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Farewell ISN, you’ll be missed

No more ISNs from the end of July? When I heard the news, memories of reading Ireland’s Saturday Night since the late 1950s came flooding back.

It brought to mind the many football heroes I watched as a boy with dad on a Saturday afternoon and later read about in the ISN.

To see the players’ names in print and read the match report was very exciting. The reports mentioned the great players of the day and vividly described how the goals had been scored, the near misses, great saves and gruelling tackles.

On big match occasions it gave the gate receipts, which on a good day could be £1,000. At a two shilling entrance fee, this represented a crowd of 10,000, plus those who had been ‘lifted over’.

The ISN was delivered to the door and lifted from the hall immediately and duly read from cover to cover.

I have probably read more than 2,000 issues and my dad, still attending matches at 87, has probably read a further 1,000 and still looks forward to receiving his copy.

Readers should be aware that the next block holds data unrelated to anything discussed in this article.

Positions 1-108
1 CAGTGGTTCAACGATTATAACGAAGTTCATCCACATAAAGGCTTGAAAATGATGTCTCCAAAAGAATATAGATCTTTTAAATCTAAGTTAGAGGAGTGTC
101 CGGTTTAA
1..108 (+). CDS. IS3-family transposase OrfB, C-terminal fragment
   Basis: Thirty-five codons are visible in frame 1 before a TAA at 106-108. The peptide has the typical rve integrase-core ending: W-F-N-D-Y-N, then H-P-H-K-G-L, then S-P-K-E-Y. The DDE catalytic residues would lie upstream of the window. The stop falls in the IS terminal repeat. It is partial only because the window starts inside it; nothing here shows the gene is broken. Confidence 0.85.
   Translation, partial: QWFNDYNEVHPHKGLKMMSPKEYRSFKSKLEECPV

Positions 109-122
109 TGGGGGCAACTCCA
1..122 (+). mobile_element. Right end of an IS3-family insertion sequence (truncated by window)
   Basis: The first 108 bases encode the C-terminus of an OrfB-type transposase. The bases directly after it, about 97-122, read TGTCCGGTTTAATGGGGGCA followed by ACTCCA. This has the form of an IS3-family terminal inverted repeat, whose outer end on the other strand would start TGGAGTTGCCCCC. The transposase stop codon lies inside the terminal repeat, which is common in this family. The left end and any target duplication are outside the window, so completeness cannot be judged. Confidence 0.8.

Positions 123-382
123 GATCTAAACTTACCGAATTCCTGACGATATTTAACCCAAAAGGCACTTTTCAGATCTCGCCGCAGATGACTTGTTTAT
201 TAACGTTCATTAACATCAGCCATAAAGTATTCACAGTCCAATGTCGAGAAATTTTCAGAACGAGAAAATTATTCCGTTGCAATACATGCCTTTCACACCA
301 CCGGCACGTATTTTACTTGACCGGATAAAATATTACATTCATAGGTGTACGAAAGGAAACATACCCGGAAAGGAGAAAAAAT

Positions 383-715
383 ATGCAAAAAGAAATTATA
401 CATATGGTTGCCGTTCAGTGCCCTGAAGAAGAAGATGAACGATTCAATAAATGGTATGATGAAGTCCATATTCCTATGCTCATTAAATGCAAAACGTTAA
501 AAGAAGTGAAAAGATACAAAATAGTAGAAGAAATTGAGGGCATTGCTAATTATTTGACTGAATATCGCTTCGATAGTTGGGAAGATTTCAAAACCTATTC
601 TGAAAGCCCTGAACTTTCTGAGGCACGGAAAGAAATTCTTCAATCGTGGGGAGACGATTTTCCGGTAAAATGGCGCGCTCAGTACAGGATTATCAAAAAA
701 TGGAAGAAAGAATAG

The main match reporter was usually Malcolm Brodie, who had a tremendous way of describing the action and could make the game live again, even when one had been at the game earlier.

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My sons, John and Richard, read the ‘Ulster’ during their teen age days and when Richard was at university in Scotland, the paper was posted to him on a Monday morning.

It also made journeys to Spain and France at other times to keep him up to date.

In the summer, cricket and bowls scores were scrutinised and the local athletics articles read.

Great coverage was given also to junior soccer and it was always interesting to see how the club I played for, Willowfield Parish, performed in later years.

Such detail no doubt required a lot of input from a great many people and the Belfast Telegraph is to be congratulated for the resultant success of this endeavour over many decades.

Well done to all of those involved and may they enjoy their Saturdays off in the future.

Jackie Patterson, Belfast

Belfast Telegraph


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